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The United States has often touted the education sector as one of the major success stories of post-war rebuilding in Afghanistan, but it now appears that the numbers used to bolster that claim may have been inflated — and that some US taxpayer dollars may have gone to fund "ghost schools" that don't actually exist.
The US has spent more than $100 billion on development in the country, and USAID, the government agency that provides economic and humanitarian assistance, has cited a substantial increase in Afghan student enrollment, claiming that attendance climbed from 900,000 in 2002 to more than 8 million in 2013.
But when the Afghan ministers of education and higher education spoke recently to the country's Parliament, they claimed that their predecessors in the administration of Hamid Karzai had inflated enrollment statistics, Warren Ryan, a spokesperson for the Special Inspector General for Afghanistan Reconstruction (SIGAR), told VICE News.
SIGAR released a report today that calls into question $769 million that has been disbursed in Afghanistan's education sector, and probes the reliability of the data that the US uses to oversee and fund education in the country.
Currently, there's no way to tell how much of the $769 million has contributed to legitimate programs and how much may have gone to "ghost schools," Ryan said. According to Afghan media outlets, the education ministers said that the data overstated the number of active schools in the country, raising questions about where American taxpayer dollars may be flowing. The ministers also alleged that former officials embezzled money, manipulated statistics, and tampered with university entrance exams, according to the SIGAR statement.
USAID spokesman Sam Ostrander told VICE News that the agency does not have any evidence that the numbers provided to them may have been inflated, but they are looking into the matter and have reached out to the Ministry of Education. Ostrander also suggested that the recent comments attributed to the education ministers may not have been translated accurately.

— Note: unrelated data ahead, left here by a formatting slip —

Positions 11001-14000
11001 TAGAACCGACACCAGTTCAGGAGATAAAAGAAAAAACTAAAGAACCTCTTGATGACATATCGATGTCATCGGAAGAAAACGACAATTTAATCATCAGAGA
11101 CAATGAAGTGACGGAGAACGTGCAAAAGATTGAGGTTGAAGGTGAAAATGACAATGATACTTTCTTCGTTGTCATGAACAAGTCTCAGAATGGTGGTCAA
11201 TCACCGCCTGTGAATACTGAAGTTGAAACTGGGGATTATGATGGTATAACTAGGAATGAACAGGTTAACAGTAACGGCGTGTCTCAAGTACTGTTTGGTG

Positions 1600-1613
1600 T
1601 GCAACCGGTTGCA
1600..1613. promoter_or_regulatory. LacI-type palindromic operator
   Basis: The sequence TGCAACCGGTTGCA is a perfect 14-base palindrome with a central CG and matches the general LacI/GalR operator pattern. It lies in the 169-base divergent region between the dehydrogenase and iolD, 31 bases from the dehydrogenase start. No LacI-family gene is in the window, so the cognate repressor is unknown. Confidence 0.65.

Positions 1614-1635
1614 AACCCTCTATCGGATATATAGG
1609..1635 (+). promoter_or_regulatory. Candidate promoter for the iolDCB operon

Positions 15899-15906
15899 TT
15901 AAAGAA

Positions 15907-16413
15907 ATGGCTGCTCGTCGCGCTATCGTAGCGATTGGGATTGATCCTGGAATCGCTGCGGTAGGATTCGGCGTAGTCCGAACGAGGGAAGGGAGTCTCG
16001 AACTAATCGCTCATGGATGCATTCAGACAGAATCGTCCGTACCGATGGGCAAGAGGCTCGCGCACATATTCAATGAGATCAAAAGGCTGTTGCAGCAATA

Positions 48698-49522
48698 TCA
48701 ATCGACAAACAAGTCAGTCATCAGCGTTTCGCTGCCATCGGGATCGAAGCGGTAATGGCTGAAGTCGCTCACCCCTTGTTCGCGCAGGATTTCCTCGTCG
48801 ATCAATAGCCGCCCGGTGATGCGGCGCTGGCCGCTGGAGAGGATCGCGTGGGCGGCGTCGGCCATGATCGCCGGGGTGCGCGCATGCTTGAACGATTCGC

One of the main problems, Ryan said, is that USAID is relying on the Afghan Ministry's information systems. Either the system has errors in it or it's not reporting the right data, he said.
"USAID can't see all the information that they need to make that determination and that the money is being spent accountably," Ryan said.
USAID previously responded to questions from SIGAR about the Afghan education sector by saying they rely on the Ministry of Education to provide information on open and closed schools, and whether students or teachers are present, though USAID tries to verify this data through internal reports from officers, colleagues, and implementing partners.
Ostrander was unable to say whether the way metrics are tracked in Afghanistan is different from their systems in other countries, though he said it's "obviously a different situation."
"[It's] a more difficult environment to work in because of the rugged terrain and in the past there wasn't much infrastructure and just because of the situation on the ground," Ostrander said.
USAID and the World Bank have given technical assistance to the Ministry of Education to help develop policies and systems to improve reliability of its data reporting, Larry Sampler, assistant to the administrator in the Office of Afghanistan and Pakistan Affairs at USAID, said in a statement.
"USAID will continue to work with the ministry to improve its reliability and safeguard US taxpayer dollars," Sampler said. USAID has two weeks to respond to SIGAR's inquiry.
"This would be a wasteful program if it turns out the US is paying for education that isn't taking place in Afghanistan," Ryan said. "We're just concerned that the statistics are telling the wrong story, that a large amount of US taxpayer money isn't being spent accountably."
The Afghan Ministry of Education did not respond to a VICE News inquiry on Thursday.
Follow Aliya Iftikhar on Twitter: @aliyazeba
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